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Barometers and Pascal's law

  1. Jan 19, 2016 #1
    I have a question about Pascal law. Recenly I was studying and I found this image in my physics book - a copy of the barometer which Torricelli used in his experiment (this is a redraw):


    Where the blue thing is the fluid (mercury), while the black thing is the container.

    According to my textbook, the pressure at point A is simply (p*g*h), the preasure caused by the fluid above it. However, why don't we also count the atmospheric pressure? Isn't it supossed to act in the entire fluid according to Pascal's law?

    Thanks in advance!
  2. jcsd
  3. Jan 19, 2016 #2
    There are no atmospheric pressure in the tube - it is closed tube and that white area at the top is vacuum. Therefore if you press liquid at the point B (atmospheric pressure), liquid will climb the tube at point A due to Pascal's law, until it counter weights the pressure;( here p*g*h is a weight of liquid in the tube).
  4. Jan 19, 2016 #3

    Buzz Bloom

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    Gold Member

    Hi Peter:

    The barometer is giving you information to tell you what the value of the unknown atmospheric pressure P is. See

  5. Jan 19, 2016 #4
    A common misconception is that Pascal's law states that in a fluid at rest, pressure is transmitted throughout the fluid uniformly. This is not correct. Pascal's law actually states that at a particular position within a fluid at rest, the pressure acts the same in all directions (i.e., it is isotropic). This says nothing about how it varies from position to position.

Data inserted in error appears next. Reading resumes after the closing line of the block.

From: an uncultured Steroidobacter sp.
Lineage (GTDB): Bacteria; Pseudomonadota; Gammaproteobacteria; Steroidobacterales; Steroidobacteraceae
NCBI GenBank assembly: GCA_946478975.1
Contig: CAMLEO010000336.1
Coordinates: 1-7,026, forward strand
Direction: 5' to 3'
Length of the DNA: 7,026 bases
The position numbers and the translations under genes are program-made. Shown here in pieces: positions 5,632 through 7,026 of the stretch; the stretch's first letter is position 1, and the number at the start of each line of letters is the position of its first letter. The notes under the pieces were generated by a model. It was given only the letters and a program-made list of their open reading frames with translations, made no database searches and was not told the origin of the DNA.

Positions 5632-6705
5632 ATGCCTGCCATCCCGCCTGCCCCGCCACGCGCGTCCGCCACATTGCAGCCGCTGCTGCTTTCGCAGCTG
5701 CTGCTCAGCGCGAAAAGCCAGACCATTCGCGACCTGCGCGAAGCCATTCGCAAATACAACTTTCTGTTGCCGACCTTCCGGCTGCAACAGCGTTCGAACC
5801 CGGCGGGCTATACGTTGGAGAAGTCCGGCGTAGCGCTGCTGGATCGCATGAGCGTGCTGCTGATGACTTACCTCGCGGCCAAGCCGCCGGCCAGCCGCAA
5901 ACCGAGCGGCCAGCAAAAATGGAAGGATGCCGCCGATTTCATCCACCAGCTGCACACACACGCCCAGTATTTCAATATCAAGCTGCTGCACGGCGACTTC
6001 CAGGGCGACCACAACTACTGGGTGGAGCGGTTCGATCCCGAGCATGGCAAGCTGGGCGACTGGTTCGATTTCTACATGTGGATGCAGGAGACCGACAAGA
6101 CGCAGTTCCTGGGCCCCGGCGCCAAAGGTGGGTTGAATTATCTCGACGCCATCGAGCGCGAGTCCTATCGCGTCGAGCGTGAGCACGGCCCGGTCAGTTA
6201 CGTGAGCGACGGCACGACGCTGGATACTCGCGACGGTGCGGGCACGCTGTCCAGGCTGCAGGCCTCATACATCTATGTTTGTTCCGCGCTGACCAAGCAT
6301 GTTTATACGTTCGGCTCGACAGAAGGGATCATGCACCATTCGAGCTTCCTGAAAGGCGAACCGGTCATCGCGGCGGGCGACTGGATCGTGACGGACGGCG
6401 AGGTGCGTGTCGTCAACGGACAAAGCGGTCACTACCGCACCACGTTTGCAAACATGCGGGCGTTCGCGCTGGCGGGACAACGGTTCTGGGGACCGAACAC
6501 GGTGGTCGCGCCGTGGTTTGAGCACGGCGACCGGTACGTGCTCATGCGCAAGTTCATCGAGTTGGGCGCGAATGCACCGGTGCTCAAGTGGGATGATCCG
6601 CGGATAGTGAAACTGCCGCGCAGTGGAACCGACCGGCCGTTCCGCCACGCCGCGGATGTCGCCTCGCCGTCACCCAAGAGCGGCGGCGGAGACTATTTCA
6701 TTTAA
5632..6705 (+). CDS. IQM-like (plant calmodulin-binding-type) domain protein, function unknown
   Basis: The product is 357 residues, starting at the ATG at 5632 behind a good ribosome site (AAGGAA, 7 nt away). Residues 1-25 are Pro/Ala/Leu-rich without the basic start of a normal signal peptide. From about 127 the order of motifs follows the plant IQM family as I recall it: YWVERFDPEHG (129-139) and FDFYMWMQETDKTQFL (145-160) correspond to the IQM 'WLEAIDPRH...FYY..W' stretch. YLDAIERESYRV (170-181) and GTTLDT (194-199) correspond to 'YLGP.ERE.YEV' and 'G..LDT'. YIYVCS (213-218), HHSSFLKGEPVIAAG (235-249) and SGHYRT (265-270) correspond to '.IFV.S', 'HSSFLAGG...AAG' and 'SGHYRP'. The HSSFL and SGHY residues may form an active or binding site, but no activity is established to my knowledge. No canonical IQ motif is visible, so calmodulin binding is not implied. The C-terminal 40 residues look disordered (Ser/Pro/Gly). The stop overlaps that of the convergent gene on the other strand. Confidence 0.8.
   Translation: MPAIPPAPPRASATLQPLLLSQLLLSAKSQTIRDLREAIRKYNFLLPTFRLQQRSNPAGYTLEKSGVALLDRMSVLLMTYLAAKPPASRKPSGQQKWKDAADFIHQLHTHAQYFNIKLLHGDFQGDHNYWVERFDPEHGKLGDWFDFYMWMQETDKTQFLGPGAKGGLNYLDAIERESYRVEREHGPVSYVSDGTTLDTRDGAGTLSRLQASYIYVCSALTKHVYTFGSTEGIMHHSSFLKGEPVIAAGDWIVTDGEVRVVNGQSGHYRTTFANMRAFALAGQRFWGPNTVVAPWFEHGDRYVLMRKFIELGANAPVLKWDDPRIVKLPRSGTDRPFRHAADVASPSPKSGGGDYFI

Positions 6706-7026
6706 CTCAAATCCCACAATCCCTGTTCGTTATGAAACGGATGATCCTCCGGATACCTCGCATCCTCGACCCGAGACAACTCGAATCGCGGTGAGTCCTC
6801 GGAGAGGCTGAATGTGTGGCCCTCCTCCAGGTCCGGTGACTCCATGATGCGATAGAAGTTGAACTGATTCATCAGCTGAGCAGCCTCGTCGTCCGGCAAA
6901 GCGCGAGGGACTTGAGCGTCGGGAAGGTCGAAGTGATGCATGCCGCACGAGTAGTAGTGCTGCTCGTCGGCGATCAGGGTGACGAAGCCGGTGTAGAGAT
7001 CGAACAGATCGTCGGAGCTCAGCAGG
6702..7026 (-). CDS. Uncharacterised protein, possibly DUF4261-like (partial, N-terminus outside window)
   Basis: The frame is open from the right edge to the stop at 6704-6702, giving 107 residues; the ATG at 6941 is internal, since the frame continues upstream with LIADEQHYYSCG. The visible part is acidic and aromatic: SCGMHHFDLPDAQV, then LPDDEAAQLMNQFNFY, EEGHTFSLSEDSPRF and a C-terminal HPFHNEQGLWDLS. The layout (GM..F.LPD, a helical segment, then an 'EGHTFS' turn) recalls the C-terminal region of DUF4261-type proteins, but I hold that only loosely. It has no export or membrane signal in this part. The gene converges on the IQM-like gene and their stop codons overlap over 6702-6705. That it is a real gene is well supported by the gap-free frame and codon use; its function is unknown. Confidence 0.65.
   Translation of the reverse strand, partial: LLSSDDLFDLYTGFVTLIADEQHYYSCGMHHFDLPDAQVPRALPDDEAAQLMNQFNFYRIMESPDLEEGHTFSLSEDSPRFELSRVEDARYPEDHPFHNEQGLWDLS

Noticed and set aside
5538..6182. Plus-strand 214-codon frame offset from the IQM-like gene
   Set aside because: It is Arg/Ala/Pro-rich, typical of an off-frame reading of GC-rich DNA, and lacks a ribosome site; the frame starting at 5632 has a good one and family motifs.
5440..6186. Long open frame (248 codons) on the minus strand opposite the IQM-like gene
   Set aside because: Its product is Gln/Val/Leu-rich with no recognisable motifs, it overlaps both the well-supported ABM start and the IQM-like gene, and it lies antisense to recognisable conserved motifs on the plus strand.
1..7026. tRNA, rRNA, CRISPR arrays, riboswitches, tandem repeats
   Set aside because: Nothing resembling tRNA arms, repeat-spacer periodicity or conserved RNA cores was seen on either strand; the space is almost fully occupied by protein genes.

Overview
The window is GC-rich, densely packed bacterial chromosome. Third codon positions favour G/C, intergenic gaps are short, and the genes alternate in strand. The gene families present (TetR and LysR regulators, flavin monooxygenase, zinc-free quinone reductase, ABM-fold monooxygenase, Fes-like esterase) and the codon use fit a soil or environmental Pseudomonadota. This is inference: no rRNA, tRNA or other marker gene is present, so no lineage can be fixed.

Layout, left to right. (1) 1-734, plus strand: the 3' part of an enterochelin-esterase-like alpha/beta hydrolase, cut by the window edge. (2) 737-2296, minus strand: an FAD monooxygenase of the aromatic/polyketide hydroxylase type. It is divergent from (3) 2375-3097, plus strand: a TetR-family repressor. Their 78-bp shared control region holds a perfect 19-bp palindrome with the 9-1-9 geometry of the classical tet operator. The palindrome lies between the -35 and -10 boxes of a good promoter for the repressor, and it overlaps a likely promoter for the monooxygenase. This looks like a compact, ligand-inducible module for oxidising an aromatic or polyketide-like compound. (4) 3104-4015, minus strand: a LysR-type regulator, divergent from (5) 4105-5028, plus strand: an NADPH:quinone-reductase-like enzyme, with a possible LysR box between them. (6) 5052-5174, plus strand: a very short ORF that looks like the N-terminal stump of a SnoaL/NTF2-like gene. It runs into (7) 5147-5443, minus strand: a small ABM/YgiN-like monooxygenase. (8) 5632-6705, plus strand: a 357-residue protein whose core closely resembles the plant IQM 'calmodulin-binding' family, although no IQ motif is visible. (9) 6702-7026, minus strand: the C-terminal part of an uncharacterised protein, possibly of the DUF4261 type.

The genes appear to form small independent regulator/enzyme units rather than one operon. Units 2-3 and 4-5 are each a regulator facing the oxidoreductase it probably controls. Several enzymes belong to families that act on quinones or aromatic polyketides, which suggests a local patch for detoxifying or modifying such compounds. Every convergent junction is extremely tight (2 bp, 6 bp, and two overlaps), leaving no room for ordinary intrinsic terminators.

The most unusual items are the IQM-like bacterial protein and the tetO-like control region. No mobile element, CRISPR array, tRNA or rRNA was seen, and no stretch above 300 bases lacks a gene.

6. Jan 19, 2016 #5
    Chestemiller, your comment surprises me! It appears my textbook has made a mistake with it's definition of Pascal's law! So, when is pressure transmitted though a fluid uniformly? And does this really have nothing to do with Pascal's law (what I mean is, do the special cases where pressure transmission is uniform follow from Pascal's law)?

    (Sorry if some of these questions are unclear. English is a second language for me!)

    Thanks for answers!
  7. Jan 19, 2016 #6
    In a gravitational field (i.e., with gravity), pressure varies with depth. So it is not uniform throughout the fluid. Pressure is transmitted uniformly throughout a fluid only if the fluid is in static equilibrium and there is no gravity. As I learned it, Pascal's law says only that, at a given spatial location in a fluid, pressure acts identically in all directions. That means that, if I place a tiny surface at an arbitrary location in a fluid that is in static equilibrium, the force per unit area is independent of the orientation of the surface, and acts perpendicular to the surface.
  8. Jan 19, 2016 #7
    there is mercury vapour above the liquid in the tube, the pressure at A is hρg + saturated pressure of mercury at the prevailing temperature.
    The space above the mercury is called a 'torrecelli vacuum'
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